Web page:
- a rail car displaying placards in accordance with DOT regulations.Placarded car

- a box of asterisks, with or without wording, printed on railroad-produced shipping papers only, toPlacard endorsementindicate the presence of hazardous material shipments. No longer required by DOT regulations.

- term used to identify certain gases and liquids thatPoison/Toxic Inhalation Hazard (PIH or TIH) or Inhalation Hazardmay cause health problems if inhaled/breathed in very low concentrations for short periods of time.

– a document showing the current position of all hazardous material shipments within the train.Position-in-train documentThis document could be the Train List or a separate document specifically for this purpose.

– a situation where a RSSM shipment must be:Positive Hand-off of RSSM Shipments

- condition associated with mechanical refrigerators where temperature control is required and provided byProtective servicean internal combustion engine. The internal combustion engine may be controlled by an internal thermostat or remote controlvia satellite. Protective Service is indicated on the Train List as PS or PROTECTIVE SERVICE.

– equipment used in rail transportation, for example, box car, flat car, gondola car, hopper car, tank car, or caboose,Rail carbut not an engine.

– a shipment of one or more of the categories and quantities below:Rail Security-Sensitive Material (RSSM)

– the hazardous material remaining in a packaging, including a tank car, after its contents have been unloaded to theResiduemaximum extent possible. It is indicated on the shipping papers by the phrase "RESIDUE: LAST CONTAINED" before theproper shipping name.

- a ground level inspection of a loaded Poison/Toxic Inhalation (PIH/TIH) carSecurity inspection for PIH/TIH shipmentsfor signs of tampering, including its seals and closures, any item that does not belong, suspicious items, or Improvised

1.

2.

Attended by an employee or authorized representative of both the railroad and the shipper/receiver or interchangingrailroad; and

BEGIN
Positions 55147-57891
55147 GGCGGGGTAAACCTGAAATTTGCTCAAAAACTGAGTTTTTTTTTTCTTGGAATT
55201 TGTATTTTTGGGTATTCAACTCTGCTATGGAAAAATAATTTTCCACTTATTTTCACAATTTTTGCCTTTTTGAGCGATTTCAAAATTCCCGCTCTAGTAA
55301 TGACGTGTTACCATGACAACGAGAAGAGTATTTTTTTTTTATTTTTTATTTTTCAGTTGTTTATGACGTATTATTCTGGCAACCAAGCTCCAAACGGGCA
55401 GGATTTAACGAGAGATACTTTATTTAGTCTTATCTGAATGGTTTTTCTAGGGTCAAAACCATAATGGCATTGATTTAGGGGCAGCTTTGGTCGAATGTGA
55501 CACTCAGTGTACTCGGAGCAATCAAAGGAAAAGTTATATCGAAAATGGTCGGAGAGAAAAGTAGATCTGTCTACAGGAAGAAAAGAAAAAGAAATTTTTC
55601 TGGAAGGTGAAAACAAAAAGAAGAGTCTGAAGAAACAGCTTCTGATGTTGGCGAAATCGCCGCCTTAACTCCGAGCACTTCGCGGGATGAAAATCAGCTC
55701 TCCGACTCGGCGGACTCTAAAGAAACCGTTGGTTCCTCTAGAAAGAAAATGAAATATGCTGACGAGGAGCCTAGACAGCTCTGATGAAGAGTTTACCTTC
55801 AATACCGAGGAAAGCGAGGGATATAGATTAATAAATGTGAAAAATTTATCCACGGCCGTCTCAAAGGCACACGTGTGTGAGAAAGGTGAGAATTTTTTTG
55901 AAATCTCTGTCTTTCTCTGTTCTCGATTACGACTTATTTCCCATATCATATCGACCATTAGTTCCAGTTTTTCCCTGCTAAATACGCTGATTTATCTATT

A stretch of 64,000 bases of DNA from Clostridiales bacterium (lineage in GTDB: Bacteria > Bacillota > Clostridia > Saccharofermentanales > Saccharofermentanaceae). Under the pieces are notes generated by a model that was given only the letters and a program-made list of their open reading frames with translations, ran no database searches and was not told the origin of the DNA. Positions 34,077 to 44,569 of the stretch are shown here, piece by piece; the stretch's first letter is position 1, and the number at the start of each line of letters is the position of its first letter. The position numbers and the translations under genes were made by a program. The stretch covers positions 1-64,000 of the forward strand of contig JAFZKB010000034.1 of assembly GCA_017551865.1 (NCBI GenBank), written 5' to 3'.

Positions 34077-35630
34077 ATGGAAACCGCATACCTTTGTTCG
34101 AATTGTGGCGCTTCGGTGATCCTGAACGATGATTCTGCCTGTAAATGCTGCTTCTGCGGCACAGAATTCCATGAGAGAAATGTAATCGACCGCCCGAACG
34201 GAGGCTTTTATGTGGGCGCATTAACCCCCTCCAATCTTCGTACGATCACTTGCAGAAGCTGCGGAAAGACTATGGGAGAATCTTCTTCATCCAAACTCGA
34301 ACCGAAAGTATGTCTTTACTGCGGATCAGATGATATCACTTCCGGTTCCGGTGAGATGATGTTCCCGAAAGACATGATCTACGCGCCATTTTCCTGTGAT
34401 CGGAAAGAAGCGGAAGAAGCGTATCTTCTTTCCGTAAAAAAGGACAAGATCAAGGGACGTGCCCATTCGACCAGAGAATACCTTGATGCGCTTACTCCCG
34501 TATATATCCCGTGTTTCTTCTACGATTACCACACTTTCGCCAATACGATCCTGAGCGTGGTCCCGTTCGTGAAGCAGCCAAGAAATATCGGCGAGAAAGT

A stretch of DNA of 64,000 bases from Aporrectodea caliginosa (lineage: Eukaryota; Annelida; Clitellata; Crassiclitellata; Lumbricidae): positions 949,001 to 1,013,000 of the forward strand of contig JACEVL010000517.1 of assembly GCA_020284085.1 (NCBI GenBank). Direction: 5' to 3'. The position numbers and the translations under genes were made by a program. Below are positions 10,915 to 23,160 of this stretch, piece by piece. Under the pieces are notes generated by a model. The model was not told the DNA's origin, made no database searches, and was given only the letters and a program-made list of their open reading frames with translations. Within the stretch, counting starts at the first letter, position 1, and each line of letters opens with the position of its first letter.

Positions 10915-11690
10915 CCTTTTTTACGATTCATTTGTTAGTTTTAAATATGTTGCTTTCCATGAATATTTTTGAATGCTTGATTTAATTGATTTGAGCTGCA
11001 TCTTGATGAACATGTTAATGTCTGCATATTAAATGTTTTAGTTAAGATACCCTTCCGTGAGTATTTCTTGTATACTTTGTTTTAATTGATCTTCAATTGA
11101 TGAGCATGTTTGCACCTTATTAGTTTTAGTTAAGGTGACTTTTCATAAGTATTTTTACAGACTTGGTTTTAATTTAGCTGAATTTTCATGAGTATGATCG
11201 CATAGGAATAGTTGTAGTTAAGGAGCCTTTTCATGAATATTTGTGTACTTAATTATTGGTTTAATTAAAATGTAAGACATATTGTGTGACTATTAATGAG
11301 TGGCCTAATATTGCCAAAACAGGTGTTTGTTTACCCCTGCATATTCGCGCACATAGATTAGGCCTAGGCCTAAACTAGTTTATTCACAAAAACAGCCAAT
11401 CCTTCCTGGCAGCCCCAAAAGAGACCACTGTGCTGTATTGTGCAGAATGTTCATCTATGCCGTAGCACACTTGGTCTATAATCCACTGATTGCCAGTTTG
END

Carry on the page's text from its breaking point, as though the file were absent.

Documented by recording the car initial and number, the first and last name of the individual who attended the transfer,the location of the transfer, and the date and time of the transfer.

1.

2.

3.

Rail car, trailer, or container with more than 5,000 lbs (2,268 kg) of Division 1.1, 1.2, or 1.3 (explosive) material.

Loaded tank car containing a material poisonous/toxic by inhalation (PIH/TIH), including anhydrous ammonia; and

Rail car, trailer, or container containing a Class 7 (radioactive) material moving under the following Hazardous MaterialsResponse Codes – 4929142, 4929143, 4929144, and 4929147.

Explosive Devices (IEDs).

- a signed (or electronically printed) declaration on the shipping paper provided by the shipper to theShipper's certificationfirst transporter for a loaded hazardous material shipment. It indicates compliance with the DOT regulations. The certificationmust be signed by hand or mechanically. It may read either:"This is to certify that the above-named materials are properly classified, described, packaged, marked, and labeled and are inproper condition for transportation according to the applicable regulations of the Department of Transportation."

or

"I hereby declare that the contents of this consignment are fully and accurately described above by proper shipping name, andare classified, packaged, marked, and labeled/placarded, and are in all respects in proper condition for transport according toapplicable international and national governmental regulations."

A shipper's certification is required on any shipping paper that the customer provides to the crew for loaded hazardousNote:material cars.

- any document providing the appropriate entries for a hazardous material shipment (see Section II, pagesShipping paper8-15, for shipping paper requirements).

- a document issued by DOT permitting a person to perform a function that is not otherwise permitted underSpecial permitthe regulations.

the operation of moving rail cars within a yard, at a customer's facility, or at an interchange point, in order toSwitching -place them in a train or on a classification, repair, or storage track. It does include moving rail cars to or from a shipper'snotfacility or industry track into or out of the yard.

- a recognized chemical name used in scientific and technical handbooks, journals, and texts to furtherTechnical nameidentify a hazardous material.

- term used to identify certain gases and liquids that may cause health problems ifToxic Inhalation Hazard (TIH)inhaled/breathed in very low concentrations for short periods of time.

- one or more engines coupled, with or without rail cars, displaying a marker, requiring an appropriate air brake test,Trainand authorized to operate on a main track. This also includes movements on an industrial lead.Note:

- a system of tracks, other than main tracks and sidings, used for making and breaking up trains and for other purposes,Yardsuch as repair or storage of cars.

Rule Updated Date

July 2, 2013